Because the goal of the study was to predict discharge decisions, great emphasis was placed on collecting information that was available prior to those discharge decisions. Similarly, there was concern about the consistent availability of pertinent and reliable information in the medical records on the variables of interest, especially with regard to items about the patient's current and prior functional status. It was, therefore, imperative to collect information directly from patients during a 72-hour window prior to discharge. The opportunity to interview patients provided a means to ascertain level of function by way of demonstrated performance and self-report of simulated activities necessary for independent living (ADLs such as eating, dressing, and taking medications). Tests were also conducted on cognitive and emotional status, and information was obtained on patient's functional and perceived health status before the acute event that led to the hospitalization. The in-person interviews also provided a chance to query patients about their role in the decisionmaking process concerning discharge placement, their expectations for recovery, and their satisfaction with the care they received.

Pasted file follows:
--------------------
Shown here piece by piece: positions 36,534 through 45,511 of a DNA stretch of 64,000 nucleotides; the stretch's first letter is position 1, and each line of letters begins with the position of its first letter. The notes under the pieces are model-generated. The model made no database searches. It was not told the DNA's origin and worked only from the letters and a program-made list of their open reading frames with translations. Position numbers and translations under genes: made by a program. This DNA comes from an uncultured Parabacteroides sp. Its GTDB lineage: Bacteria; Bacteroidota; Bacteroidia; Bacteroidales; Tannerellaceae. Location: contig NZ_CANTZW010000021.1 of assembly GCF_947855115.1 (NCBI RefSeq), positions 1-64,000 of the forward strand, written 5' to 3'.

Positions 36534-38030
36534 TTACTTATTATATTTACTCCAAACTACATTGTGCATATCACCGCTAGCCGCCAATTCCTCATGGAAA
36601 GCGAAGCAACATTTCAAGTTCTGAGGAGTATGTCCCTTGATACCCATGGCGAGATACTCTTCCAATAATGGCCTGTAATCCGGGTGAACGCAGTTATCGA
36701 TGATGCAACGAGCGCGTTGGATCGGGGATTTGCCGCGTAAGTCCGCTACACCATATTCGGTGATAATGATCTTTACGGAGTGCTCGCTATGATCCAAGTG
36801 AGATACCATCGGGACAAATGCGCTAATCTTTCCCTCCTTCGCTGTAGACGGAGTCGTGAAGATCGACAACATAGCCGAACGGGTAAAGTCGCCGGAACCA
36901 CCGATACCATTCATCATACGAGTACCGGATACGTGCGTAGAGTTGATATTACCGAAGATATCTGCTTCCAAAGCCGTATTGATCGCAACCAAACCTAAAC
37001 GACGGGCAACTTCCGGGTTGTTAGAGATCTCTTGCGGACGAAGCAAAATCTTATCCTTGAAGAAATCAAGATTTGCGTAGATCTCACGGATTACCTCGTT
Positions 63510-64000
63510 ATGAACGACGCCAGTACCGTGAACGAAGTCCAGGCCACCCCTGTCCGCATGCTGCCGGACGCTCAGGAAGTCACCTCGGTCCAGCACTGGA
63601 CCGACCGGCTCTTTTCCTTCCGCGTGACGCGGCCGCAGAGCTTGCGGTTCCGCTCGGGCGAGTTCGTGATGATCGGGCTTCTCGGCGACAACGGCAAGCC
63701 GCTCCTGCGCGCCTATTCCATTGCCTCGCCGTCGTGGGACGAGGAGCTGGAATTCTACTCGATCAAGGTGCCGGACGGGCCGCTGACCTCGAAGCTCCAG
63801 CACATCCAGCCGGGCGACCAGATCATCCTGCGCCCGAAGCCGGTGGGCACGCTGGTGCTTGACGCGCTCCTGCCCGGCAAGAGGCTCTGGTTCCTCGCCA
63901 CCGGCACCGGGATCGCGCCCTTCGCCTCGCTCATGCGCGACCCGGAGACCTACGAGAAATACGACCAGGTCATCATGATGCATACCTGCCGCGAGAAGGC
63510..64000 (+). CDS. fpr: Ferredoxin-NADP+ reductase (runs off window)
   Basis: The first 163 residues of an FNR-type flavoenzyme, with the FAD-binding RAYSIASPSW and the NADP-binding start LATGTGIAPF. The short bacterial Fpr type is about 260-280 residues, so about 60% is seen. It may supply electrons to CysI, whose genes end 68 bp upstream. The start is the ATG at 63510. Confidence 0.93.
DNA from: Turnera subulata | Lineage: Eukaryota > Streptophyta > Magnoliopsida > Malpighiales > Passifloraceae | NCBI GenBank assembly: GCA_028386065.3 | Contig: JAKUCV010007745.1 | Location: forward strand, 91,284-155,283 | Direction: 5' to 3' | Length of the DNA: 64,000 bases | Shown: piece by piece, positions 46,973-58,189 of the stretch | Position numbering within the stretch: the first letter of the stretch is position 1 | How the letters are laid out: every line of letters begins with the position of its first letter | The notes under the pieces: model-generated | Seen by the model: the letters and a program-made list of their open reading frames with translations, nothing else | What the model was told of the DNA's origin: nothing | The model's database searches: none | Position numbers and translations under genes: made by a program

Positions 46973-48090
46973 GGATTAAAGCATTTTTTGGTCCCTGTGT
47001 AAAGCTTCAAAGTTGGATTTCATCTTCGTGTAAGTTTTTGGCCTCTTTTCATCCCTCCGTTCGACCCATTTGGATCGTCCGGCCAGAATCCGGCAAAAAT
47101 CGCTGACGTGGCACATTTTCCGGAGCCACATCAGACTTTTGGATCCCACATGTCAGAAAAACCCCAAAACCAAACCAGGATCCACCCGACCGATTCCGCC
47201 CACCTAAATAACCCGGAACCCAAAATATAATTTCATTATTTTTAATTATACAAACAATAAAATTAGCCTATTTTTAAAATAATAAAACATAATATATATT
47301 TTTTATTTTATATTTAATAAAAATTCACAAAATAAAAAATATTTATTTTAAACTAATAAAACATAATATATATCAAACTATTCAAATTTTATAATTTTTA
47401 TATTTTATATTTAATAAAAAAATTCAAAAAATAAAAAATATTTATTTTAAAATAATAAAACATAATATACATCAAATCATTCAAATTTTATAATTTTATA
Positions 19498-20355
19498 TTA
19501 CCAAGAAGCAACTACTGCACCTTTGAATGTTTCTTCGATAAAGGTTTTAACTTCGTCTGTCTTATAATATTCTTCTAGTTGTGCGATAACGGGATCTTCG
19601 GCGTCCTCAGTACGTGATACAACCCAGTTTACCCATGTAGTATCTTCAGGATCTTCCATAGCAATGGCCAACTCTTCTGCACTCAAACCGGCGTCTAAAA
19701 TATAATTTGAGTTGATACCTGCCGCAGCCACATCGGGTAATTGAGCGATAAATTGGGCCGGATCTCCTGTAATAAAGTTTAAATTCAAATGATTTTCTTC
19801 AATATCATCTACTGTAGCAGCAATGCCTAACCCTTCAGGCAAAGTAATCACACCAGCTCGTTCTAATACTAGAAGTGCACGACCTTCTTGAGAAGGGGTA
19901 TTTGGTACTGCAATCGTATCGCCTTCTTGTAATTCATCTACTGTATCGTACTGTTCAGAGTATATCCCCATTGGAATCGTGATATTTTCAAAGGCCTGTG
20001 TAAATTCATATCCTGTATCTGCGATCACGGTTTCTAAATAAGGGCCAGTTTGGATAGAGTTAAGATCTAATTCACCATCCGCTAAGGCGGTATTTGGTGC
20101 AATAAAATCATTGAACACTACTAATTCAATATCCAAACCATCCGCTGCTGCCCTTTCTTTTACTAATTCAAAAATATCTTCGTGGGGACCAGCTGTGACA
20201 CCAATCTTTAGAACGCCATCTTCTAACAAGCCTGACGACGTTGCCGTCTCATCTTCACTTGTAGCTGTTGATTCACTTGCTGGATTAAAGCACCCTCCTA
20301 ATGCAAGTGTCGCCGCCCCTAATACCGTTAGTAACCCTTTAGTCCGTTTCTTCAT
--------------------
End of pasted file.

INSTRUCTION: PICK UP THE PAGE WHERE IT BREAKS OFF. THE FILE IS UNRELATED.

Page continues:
The patient interviews were conducted by nurses trained to collect information directly from patients after obtaining informed consent. For patients who were cognitively unable to participate, relevant information was collected from proxies. In these cases, family members provided the historical information, and hospital nurses caring for the patients provided information on their functional abilities.

Interviewers were carefully trained to assure reliability across the sites. Regular supervision from central project staff as well as onsite supervisors helped to maintain the quality and the comparability of data. All interview data were entered directly into preprogrammed computers to maximize error identification while there was still an opportunity for correction and to expedite the availability of information for analysis.

Outcome Measures